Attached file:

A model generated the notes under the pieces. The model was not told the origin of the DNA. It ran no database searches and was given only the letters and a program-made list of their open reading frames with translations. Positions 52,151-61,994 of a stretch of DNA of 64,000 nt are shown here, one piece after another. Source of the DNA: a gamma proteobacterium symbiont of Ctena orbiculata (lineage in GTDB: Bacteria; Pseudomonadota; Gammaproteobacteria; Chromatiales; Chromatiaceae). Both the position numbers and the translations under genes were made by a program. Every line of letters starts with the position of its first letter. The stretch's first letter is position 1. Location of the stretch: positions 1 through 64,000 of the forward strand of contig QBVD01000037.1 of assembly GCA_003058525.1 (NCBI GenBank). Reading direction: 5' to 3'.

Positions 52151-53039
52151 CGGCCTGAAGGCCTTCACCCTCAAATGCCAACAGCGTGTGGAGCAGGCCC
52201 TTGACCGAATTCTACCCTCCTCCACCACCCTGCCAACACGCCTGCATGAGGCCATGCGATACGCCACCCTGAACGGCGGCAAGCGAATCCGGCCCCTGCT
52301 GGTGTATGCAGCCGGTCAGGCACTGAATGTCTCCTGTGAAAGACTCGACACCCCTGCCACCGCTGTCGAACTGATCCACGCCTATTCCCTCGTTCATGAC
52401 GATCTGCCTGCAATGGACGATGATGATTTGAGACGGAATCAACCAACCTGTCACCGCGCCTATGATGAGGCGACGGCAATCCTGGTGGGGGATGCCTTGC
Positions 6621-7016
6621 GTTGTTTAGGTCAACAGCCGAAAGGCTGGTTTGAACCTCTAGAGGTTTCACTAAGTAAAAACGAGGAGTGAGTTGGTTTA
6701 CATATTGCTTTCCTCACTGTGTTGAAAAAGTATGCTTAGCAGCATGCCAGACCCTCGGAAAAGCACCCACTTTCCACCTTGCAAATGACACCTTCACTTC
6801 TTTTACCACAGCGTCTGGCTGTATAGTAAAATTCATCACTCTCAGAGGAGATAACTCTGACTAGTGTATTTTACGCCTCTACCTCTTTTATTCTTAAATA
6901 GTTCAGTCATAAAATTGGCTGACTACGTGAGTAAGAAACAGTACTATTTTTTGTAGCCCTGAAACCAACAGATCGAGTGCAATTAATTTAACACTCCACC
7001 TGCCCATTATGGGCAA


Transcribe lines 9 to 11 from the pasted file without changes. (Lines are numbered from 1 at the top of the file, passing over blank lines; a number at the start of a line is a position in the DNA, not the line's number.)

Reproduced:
6701 CATATTGCTTTCCTCACTGTGTTGAAAAAGTATGCTTAGCAGCATGCCAGACCCTCGGAAAAGCACCCACTTTCCACCTTGCAAATGACACCTTCACTTC
6801 TTTTACCACAGCGTCTGGCTGTATAGTAAAATTCATCACTCTCAGAGGAGATAACTCTGACTAGTGTATTTTACGCCTCTACCTCTTTTATTCTTAAATA
6901 GTTCAGTCATAAAATTGGCTGACTACGTGAGTAAGAAACAGTACTATTTTTTGTAGCCCTGAAACCAACAGATCGAGTGCAATTAATTTAACACTCCACC